Professor of law Jesuit priest and lawyer Frank Brennan, committed long-term fence sitter".
The Federal Government will appoint a four-member panel, headed by Jesuit priest and lawyer Frank Brennan, to consult with the public on strengthening human rights laws in Australia - including through a charter of rights.
Speaking on the eve of the 60th anniversary of the Universal Declaration of Human Rights last night, Attorney-General Robert McClelland announced the Government's decision in his address to the Evatt Foundation at the University of Sydney.
Mr McClelland will officially announce this morning that Father Brennan will head the panel which he says will consider a wide range of human rights issues, including whether Australia should have a bill of rights.
"I expect there will be robust discussion on a broad range of possibilities," he said.
"Some will be in favour of change, some will be in favour of the status quo, some will suggest other enhancements.
"Whatever views are out there, I think it's paramount that the consultation hears from as many Australians as possible, with attitudes and views right across the country and right across the spectrum."
Father Brennan said in a speech earlier this year he was a "committed long-term fence sitter" on whether Australia should have a bill of rights and whether it should be included in the constitution.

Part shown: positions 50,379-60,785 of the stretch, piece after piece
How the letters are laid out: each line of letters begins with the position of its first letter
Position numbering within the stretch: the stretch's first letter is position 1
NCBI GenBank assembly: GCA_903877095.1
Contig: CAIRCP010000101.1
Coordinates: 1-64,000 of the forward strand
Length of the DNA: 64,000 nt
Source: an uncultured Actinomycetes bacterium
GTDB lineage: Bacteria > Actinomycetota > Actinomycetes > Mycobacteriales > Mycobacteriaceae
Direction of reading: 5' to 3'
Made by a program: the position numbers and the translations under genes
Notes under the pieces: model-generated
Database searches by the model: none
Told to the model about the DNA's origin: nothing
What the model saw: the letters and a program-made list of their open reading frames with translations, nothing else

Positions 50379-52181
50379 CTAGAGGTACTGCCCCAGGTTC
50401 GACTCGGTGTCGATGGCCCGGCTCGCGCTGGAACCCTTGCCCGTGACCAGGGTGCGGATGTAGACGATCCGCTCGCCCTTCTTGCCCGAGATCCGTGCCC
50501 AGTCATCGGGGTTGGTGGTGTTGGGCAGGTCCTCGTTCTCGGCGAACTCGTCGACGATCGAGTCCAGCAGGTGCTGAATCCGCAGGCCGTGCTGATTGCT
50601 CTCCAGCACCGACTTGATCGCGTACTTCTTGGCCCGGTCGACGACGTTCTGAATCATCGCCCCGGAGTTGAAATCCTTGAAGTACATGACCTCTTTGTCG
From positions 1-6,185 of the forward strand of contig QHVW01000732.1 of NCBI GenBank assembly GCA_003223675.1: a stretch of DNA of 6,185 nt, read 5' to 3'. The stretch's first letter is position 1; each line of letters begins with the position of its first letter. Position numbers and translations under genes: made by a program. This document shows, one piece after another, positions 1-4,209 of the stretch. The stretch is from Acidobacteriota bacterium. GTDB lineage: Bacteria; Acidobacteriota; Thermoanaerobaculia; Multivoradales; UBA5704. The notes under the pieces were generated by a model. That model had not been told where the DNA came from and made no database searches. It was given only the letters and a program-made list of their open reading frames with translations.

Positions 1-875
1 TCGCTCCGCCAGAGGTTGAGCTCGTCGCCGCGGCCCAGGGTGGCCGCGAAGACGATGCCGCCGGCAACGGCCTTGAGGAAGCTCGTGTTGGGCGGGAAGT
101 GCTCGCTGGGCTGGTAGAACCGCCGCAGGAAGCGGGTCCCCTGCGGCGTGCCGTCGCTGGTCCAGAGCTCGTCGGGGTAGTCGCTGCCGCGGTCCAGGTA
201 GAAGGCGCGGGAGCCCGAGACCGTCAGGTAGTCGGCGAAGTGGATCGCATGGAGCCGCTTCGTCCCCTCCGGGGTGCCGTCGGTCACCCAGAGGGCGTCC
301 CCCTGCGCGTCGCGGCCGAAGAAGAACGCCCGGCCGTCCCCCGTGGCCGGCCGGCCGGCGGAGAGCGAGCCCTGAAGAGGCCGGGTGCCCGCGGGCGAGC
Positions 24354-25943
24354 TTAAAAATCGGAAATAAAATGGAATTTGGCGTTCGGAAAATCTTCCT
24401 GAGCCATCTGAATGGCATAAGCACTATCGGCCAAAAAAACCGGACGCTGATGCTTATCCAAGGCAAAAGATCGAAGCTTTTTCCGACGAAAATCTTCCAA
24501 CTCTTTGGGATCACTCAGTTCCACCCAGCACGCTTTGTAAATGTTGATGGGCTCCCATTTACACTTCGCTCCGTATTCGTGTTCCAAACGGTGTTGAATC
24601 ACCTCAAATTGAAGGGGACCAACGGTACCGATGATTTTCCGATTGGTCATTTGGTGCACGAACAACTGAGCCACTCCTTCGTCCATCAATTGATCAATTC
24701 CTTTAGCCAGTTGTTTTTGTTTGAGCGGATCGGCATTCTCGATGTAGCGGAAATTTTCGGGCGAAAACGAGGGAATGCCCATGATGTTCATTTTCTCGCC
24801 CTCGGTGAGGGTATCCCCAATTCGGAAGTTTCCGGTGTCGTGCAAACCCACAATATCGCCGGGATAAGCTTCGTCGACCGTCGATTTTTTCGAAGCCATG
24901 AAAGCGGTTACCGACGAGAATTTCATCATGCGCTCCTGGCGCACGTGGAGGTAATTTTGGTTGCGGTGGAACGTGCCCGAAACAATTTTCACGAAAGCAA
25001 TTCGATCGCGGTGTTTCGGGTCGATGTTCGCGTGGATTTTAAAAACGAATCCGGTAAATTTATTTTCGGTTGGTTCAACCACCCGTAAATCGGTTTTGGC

The Government is seeking a seat on the UN Security Council and Mr McClelland says the Government is committed to improving human rights in Australia and further strengthening its relationship with the United Nations.
"We acknowledge that the United Nations is not perfect," he said.
"However, we see absolutely no value in sniping at international institutions from the spectator stands."
The Government is also planning to sign up to the United Nations Optional Protocol to the Convention Against Torture and Mr McClelland says it may also introduce anti-torture legislation.
"Given the nature of torture we are considering an offence of extra-territorial application, consistent with the treatment of genocide, crimes against humanity, and war crimes under domestic law," he said.
"Within Australia and internationally we are working to help eliminate the use of torture, wherever it occurs and whoever commits it."
Former television news presenter Mary Kostakidis, barrister Tammy Williams and former AFP commissioner Mick Palmer will join Jesuit priest Frank Brennan on a Government consultation panel on whether the country needs a charter of rights.
The panel, announced by Attorney-General Robert McClelland, will advise the Government on the [alleged] community's views on Australia's human rights policies and laws.
Mary Kostakidis used to present SBS television news and has worked with the Drug and Alcohol Council of Australia and is on the board of the Fred Hollows Foundation.
Tammy Williams is a Queensland barrister who is a director on the Board of Indigenous Enterprise Partnerships.
Mick Palmer served for seven years as Australian Federal Police Commissioner and also oversaw the inquiry into the case of Cornelia Rau, who was wrongly held in immigration in 2004.
Quote: Talk about a one sided selection of religious right wing fanatics from the ruling class, hey, what about peasants? Don't they rate?
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